Michael Snow came of age during the 1950s in Toronto. This exhibition presents work from the Art Gallery of Hamilton’s permanent collection by two artist groups who were central to the city’s burgeoning art scene at the time: Painters Eleven and The Isaacs Group (artists associated with art dealer Avrom Isaacs (1926–2016)). It was a pivotal and catalytic decade, one that saw the emergence of a wide range of abstractions as well as the opening of a small number of commercial galleries interested in presenting young, ambitious, and experimental artists. These artists were Snow’s contemporaries and he was a leader among them. These were the visual surroundings Snow experienced during the 1950s and early 1960s before his departure for New York.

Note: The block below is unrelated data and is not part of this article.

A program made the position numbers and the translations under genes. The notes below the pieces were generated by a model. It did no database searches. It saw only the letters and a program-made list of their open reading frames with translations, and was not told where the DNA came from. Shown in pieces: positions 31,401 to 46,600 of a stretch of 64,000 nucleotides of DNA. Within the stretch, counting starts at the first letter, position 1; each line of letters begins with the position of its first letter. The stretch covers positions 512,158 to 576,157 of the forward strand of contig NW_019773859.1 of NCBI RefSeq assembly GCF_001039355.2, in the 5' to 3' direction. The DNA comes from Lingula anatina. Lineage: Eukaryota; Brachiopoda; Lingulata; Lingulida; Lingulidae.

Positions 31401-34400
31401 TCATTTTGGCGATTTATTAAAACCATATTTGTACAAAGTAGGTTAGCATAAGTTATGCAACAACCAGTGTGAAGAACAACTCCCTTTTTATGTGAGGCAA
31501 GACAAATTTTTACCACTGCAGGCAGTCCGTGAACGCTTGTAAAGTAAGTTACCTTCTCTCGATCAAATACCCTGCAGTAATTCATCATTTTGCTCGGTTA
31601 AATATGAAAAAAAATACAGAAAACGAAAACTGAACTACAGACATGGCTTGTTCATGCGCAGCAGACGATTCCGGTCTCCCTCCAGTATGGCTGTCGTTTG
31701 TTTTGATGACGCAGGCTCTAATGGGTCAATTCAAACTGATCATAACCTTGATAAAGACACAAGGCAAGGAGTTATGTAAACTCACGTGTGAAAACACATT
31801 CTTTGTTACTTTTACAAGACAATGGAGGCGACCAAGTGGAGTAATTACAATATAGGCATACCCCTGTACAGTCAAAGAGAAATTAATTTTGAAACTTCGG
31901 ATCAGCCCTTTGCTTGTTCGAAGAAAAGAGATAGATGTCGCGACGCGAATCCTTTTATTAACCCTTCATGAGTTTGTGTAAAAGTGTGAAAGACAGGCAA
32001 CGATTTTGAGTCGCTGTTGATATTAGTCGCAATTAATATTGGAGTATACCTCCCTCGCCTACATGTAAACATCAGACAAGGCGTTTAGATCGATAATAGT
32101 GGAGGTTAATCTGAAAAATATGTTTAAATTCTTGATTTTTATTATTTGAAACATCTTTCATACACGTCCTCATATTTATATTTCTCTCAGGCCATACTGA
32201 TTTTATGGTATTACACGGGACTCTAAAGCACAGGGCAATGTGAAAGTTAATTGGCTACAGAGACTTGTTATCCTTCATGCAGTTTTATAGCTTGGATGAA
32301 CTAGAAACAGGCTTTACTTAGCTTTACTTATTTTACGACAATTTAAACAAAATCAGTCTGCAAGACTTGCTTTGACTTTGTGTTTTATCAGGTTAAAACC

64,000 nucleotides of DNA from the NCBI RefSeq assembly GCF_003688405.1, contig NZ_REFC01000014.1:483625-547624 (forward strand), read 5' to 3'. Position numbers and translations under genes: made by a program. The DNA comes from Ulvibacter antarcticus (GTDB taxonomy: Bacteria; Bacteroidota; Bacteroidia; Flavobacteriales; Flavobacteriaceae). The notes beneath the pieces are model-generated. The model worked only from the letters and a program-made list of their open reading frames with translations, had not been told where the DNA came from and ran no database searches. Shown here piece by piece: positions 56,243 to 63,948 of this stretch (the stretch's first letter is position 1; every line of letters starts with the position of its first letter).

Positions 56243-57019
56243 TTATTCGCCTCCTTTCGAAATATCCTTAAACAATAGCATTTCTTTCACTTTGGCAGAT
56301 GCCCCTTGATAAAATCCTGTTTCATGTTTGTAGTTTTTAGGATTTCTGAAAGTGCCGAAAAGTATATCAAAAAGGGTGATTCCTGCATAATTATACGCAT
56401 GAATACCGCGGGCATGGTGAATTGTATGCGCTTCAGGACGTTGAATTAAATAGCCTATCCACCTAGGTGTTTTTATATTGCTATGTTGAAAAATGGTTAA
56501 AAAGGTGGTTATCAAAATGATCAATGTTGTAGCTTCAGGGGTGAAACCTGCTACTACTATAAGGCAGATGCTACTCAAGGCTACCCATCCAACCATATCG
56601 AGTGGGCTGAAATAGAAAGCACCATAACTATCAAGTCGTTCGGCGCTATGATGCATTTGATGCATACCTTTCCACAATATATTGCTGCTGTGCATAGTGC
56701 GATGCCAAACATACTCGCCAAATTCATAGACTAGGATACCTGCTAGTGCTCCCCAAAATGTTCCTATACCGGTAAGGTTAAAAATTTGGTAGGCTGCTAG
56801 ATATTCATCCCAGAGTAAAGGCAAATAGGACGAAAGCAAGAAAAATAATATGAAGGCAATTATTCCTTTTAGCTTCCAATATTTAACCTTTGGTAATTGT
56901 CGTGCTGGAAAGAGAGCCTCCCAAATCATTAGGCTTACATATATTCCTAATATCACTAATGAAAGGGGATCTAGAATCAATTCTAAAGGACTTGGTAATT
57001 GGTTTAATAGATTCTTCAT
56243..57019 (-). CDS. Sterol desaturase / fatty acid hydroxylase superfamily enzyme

Snow is closely associated with The Isaacs Gallery. He was one of five artists (with Graham Coughtry, William Ronald, Gerald Scott, and Robert Varvarande) who inaugurated the Greenwich Gallery (later The Isaacs Gallery) in February 1956. Isaacs believed in the young Michael Snow, recognizing the integrity of his intellectual and aesthetic potential; Snow remained one of the Gallery’s premier artists for decades.
Artists include: Graham Coughtry, Joyce Wieland, Harold Town, Kazuo Nakamura, Robert Markle, Christiane Pflug, Hortense Gordon, Jack Bush and William Ronald, among others
Lead Image: Dennis Burton (Canadian 1933-2013), Egypt Asleep 1966, oil on canvas. The Art Gallery of Hamilton. Gift of Walter Carsen, 1995.